Holtz/Rowe Blog

Developing a Test Taking Plan when Pursuing Professional Certifications

Laura R. Holtz


Jessica Rowe


People pursue certifications for various reasons. Some pursue certification for professional credibility or recognition, while others aim to meet position requirements for job opportunities. “Certification demonstrates your commitment to superior professionalism, to upholding industry standards, and for continued learning (www.mbopartners.com).” Regardless of the motivation, all test takers want to be successful. In our respective roles, we are often approached by research professionals with questions about certification and about taking a certification exam. We rely on our backgrounds to construct a reply. Laura Holtz has a background as a teacher and as a project manager. She relies on her experience in those roles to provide guidance regarding certification. Jessica Rowe has a background in academia and in instructing adult students enrolled in graduate courses. She calls upon that experience to provide tips and tools for successfully pursuing professional certification. Of course, both authors rely on their own experiences pursuing their certifications when answering related questions.

Seeking a professional certification is a huge undertaking and is an investment in time, energy, resources, but ultimately an investment in oneself. It is important to ask yourself, “Why do I seek to obtain this certification?” and, “How will this certification help me meet my goals?” Answers to these questions can be used as motivators when the studying gets tough, and will serve to remind you to keep pushing forward.

What is your best way to learn regulatory and guidance material?

Let’s say that you have registered for the SOCRA CCRP certification exam. Congratulations! But often, the mountain of information to be reviewed can seem terrifying. You must equip yourself with the tools to help you successfully climb that mountain. First, it’s best to determine how you learn. There are options for self study, with the reference materials provided, or some may choose to participate in a SOCRA Certification Preparation and GCP Review Course that is offered periodically both virtually and in person.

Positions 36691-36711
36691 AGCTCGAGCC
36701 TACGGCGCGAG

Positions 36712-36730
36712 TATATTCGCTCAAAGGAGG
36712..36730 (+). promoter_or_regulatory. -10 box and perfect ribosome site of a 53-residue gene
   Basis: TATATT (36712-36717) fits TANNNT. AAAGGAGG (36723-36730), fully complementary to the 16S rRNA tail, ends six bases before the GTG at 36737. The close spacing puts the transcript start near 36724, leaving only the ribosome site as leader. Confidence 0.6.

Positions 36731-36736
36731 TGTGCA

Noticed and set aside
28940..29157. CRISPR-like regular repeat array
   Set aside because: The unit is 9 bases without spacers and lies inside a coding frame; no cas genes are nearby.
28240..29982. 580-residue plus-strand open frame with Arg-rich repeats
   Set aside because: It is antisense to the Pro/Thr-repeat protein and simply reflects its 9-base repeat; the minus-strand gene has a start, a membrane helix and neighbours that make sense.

When reviewing the materials, consider setting some goals before you begin. By setting goals, you will be able to evaluate your progress. Small achievements and wins will keep you motivated and will hopefully contribute to your overall success.

  • One idea of a goal is to be able to state back to yourself, in your own words, the concept, research regulation, or ethical principle that you are studying. Even though Teach-Back techniques were often developed to assess health literacy they can be used here, too.  Teach-Back strategies can help form open-ended questions to use when assessing understanding of key concepts.   
  • For each Code of Federal Regulations part, section, concept or form, try to restate the idea in a 2-3 word phase that is easier to remember.  Make a note in the margins so you don’t have to do the mental gymnastics to try to figure your short cut out again later.  
  • Consider creating a timeline of historical events in clinical research. This will help you put the directives, regulations, and guidelines into context.   

Do you remember pulling those all-nighters cramming for finals; you don’t need to do that again.  Set a realistic timeline for your review process, with identified milestones. Maintaining motivation while studying can pose a major barrier.    Using a calendar, mark your study topics down for specific dates. This will allow you to fit studying in with competing priorities.  Focus on smaller chunks of information that will turn those daunting mountains into manageable molehills. Use positive reinforcement for hitting milestones, perhaps rewarding yourself with your favorite treat!    

Do you have a study plan?